Skip to main content

Hare-brained utilitarian doctrine

Once again the policymakers at the Department for Children, Schools and Families have seized upon what could have been, in the right hands, a potentially progressive and fruitful idea, namely, assessment for learning (AfL), and proceeded to adulterate it beyond all recognition through its utilitarian "audit-culture" spectacles ("Every school to get a champion of assessment for learning", TES, June 20)

Once again the policymakers at the Department for Children, Schools and Families have seized upon what could have been, in the right hands, a potentially progressive and fruitful idea, namely, assessment for learning (AfL), and proceeded to adulterate it beyond all recognition through its utilitarian "audit-culture" spectacles ("Every school to get a champion of assessment for learning", TES, June 20)

Once again the policymakers at the Department for Children, Schools and Families have seized upon what could have been, in the right hands, a potentially progressive and fruitful idea, namely, assessment for learning (AfL), and proceeded to adulterate it beyond all recognition through its utilitarian "audit-culture" spectacles ("Every school to get a champion of assessment for learning", TES, June 20).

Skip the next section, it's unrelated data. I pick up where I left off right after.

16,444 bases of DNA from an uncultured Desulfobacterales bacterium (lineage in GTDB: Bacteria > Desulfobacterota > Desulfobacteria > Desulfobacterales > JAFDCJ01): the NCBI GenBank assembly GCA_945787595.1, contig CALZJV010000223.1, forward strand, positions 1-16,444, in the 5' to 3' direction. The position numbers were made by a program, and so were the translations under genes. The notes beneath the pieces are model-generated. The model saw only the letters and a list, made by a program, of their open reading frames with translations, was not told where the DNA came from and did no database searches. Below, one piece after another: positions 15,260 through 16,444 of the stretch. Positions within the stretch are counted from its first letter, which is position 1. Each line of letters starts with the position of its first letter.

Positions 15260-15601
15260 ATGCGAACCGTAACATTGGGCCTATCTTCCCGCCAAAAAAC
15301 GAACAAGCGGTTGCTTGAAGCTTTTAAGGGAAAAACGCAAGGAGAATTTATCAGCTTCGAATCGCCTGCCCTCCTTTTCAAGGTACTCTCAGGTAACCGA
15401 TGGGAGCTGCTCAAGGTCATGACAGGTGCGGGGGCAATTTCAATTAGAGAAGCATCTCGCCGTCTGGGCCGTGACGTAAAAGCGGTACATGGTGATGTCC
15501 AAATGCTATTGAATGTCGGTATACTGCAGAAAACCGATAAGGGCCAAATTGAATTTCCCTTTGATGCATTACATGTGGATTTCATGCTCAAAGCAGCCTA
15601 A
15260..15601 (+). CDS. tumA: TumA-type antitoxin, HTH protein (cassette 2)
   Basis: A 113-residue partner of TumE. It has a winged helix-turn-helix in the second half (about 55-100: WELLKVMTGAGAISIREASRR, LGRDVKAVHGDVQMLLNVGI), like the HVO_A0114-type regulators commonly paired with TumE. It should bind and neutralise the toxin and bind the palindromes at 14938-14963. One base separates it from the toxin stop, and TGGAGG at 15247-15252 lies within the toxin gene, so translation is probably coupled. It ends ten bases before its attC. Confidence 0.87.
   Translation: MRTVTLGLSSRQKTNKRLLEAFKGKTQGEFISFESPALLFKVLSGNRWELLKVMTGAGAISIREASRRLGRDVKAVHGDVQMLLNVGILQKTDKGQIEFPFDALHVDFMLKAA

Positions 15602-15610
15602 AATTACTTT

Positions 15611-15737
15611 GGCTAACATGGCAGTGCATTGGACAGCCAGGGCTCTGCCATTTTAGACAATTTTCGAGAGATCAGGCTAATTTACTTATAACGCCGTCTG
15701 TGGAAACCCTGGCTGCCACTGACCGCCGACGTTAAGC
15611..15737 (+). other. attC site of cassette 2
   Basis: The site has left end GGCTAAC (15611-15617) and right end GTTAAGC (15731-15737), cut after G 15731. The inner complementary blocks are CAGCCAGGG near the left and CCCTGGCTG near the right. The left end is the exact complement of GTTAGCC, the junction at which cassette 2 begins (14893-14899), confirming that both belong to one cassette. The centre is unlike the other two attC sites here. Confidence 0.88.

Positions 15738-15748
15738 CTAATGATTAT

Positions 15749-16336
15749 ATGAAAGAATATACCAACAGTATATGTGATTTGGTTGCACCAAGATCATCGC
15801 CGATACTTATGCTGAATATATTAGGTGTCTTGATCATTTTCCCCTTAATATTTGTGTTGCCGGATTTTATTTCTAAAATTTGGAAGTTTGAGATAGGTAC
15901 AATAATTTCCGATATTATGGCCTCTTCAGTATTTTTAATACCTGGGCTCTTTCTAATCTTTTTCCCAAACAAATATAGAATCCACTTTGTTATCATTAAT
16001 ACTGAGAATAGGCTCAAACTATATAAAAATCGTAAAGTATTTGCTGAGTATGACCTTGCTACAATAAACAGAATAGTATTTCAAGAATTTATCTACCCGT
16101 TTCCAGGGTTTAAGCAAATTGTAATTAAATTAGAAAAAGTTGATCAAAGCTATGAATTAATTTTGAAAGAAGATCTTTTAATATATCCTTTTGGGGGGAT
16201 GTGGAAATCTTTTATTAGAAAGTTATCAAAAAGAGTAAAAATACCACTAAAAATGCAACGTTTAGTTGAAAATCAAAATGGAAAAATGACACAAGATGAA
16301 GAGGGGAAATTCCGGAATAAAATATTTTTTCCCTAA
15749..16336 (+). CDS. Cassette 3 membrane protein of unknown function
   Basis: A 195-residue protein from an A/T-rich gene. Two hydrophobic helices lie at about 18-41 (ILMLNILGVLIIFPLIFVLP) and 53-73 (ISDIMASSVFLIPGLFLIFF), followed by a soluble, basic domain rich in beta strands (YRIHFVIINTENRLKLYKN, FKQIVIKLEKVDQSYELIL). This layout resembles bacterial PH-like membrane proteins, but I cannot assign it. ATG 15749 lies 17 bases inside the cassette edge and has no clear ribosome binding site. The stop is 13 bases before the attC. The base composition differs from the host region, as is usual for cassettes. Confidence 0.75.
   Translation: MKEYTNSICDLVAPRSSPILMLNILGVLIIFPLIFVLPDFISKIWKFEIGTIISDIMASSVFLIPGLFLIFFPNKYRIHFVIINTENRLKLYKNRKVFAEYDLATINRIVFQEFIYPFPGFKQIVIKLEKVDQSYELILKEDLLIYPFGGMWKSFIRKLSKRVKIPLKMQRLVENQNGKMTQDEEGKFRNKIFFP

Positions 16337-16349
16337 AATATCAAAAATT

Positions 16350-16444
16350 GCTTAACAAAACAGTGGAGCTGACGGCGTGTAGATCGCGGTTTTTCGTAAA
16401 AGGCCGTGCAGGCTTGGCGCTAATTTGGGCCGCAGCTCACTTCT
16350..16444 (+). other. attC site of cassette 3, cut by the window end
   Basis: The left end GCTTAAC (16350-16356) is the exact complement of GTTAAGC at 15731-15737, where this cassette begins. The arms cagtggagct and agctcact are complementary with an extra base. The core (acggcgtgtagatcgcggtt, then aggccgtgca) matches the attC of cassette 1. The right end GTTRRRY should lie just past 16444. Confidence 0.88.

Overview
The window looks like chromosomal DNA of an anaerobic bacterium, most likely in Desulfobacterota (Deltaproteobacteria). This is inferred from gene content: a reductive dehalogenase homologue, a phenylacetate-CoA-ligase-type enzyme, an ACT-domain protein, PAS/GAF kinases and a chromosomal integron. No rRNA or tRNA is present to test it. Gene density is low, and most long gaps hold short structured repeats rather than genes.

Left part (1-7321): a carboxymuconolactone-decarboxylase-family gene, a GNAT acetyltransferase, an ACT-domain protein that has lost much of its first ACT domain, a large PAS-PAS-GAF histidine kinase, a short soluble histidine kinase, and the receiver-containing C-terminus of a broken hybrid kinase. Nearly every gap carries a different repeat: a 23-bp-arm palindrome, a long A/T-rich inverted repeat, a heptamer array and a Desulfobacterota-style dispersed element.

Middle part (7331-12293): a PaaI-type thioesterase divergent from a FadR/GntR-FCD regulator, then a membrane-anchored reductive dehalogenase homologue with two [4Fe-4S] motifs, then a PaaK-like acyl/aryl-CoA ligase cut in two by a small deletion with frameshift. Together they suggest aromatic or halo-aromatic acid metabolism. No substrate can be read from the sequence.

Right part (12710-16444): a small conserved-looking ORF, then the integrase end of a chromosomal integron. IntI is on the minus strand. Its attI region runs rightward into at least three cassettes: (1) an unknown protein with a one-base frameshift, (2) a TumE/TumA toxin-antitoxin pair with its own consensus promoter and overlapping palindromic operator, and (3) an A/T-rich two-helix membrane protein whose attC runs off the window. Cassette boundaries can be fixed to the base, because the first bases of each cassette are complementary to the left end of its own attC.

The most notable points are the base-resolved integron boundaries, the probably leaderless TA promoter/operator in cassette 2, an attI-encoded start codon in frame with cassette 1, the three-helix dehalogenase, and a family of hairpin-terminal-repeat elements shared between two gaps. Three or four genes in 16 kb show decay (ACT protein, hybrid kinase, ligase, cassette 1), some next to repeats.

When are our children going to be set free from this anxiety-driven, hyperactive intrusion that demands every child knowing what they're doing? It threatens to subject every last hapless one of them to the quite deadly-sounding "ambitious trajectory of improvement". And even worse, the inherently conservative, status quo-preserving idea that it is necessarily appropriate for children "to understand their next step and how to get there" simply shows that ministers are incapable of understanding what true creativity and innovation really consist of, obsessed as they are with their futile and damaging drive to micro-manage children's learning process.

As the old joke goes: some wise sage was once asked how to make God laugh. "Tell him your plans," came the reply. If this kind of sensibility could successfully be impressed upon the DCSF's collective psyche, and reinforced by putting Professor Guy Claxton's Hare Brain, Tortoise Mind on its compulsory reading list, then - who knows? - perhaps a little policymaking sense might even then begin to emanate from the department and its leaders.

Dr Richard House, Senior lecturer in psychotherapy and counselling research, Centre for Therapeutic Education, Roehampton University.

Log in or register for FREE to continue reading.

It only takes a moment and you'll get access to more news, plus courses, jobs and teaching resources tailored to you